Ironically, when we were talking, he was in the midst of working on a project for MTV, a commercial giant he's viciously denounced in the past. How is it that he's now spending his time cutting away footage for an upcoming special to promote And All That Could Have Been? "There's an understanding," defends Reznor. After seeing a parody Bowflex® commercial on David Letterman that seemed to mock the release of Pretty Hate Machine, Reznor began his crusade to be more consciously involved in the marketing of his projects. "I almost died when I saw that," he squirms, referring to the Bowflex® incident. "How much is this cheapening peoples' opinions of what I'm doing?"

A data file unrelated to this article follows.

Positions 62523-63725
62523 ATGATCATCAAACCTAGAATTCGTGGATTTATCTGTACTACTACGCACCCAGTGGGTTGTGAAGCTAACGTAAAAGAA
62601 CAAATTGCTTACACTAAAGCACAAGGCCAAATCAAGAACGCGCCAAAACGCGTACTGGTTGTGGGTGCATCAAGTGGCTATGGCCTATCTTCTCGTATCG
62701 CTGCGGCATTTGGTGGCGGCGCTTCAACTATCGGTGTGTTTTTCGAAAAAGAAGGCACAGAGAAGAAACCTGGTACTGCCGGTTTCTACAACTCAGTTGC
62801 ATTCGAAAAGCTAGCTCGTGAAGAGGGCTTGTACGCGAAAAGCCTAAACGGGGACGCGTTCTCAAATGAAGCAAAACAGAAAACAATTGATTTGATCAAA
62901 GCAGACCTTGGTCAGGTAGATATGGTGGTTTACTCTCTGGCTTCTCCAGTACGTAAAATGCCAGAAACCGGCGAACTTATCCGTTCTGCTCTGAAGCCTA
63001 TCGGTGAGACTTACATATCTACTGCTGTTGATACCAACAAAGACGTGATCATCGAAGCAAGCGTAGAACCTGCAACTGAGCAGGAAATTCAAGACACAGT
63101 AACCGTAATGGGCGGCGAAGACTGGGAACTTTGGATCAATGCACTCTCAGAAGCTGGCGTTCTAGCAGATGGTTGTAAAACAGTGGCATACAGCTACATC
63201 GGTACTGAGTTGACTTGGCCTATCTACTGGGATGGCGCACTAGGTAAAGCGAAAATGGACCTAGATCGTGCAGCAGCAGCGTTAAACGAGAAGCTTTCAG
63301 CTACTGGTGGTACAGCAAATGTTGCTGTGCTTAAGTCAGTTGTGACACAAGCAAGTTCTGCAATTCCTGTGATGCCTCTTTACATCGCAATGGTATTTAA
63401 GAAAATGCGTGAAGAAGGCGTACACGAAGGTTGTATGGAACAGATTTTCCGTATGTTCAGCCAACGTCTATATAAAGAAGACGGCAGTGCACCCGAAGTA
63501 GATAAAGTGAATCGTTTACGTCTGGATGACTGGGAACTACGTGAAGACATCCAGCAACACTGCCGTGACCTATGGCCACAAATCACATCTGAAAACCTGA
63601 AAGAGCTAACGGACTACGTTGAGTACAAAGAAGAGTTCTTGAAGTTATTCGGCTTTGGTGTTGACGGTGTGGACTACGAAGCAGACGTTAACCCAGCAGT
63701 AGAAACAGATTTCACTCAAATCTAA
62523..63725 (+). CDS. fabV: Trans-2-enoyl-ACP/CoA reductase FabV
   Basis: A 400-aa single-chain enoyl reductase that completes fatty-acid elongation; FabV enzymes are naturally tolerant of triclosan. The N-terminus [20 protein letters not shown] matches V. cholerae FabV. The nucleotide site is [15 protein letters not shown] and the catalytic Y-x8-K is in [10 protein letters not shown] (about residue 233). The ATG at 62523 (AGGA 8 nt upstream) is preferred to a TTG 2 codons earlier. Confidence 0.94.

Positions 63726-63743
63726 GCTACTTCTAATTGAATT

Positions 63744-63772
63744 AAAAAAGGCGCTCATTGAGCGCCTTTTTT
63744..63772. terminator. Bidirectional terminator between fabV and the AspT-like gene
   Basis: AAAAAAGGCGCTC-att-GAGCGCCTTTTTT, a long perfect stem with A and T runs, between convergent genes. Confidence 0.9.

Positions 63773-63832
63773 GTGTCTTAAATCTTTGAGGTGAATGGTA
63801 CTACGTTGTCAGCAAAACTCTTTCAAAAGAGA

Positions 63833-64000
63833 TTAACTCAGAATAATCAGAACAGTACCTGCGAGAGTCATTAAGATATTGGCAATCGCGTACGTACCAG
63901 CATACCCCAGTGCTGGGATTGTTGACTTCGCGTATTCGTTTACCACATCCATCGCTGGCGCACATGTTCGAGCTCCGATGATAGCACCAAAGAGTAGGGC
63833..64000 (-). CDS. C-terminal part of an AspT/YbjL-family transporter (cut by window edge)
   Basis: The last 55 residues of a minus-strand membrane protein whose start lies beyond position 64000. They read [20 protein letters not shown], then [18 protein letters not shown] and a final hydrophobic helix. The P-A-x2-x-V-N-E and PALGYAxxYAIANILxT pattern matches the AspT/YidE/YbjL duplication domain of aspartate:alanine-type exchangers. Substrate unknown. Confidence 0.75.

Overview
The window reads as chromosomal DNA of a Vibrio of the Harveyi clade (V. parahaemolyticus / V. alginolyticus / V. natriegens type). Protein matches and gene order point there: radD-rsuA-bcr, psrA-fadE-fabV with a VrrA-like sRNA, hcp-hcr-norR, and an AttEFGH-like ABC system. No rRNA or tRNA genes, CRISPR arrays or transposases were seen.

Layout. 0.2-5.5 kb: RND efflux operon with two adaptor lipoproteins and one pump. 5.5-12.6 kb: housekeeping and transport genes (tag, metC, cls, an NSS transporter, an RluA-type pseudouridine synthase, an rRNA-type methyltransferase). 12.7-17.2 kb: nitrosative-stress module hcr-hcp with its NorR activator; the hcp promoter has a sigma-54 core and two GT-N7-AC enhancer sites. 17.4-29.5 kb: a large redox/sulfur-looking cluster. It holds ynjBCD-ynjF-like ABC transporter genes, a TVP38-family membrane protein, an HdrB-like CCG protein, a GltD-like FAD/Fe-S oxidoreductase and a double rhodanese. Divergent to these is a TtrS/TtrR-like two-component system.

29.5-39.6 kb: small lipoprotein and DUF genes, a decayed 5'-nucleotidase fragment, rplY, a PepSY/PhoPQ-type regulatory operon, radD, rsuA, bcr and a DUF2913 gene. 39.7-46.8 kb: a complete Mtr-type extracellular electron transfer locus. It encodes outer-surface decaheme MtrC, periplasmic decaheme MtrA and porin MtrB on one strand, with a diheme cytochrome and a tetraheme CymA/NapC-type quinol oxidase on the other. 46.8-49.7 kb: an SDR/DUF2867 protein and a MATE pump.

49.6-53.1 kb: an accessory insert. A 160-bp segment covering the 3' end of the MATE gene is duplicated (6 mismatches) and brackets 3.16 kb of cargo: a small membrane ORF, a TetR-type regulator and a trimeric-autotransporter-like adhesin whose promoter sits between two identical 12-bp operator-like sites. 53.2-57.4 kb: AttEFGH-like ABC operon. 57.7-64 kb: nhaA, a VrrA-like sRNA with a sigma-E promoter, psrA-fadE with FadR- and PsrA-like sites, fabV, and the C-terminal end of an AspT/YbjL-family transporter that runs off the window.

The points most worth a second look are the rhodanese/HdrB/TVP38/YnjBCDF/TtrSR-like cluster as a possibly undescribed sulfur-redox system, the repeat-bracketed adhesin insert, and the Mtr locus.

Perhaps feeling caught in a trap between the aforementioned "art and commerce" duel, he continued to explain the necessary evil of finding the balance between making art and the need to fund it. "[Take] Woodstock for example. We were asked to do that. I did it because if I played that one show, I could afford to pay for the whole Downward Spiral tour where I didn't go into debt by the end of it. That, to me, was a worthwhile sacrifice."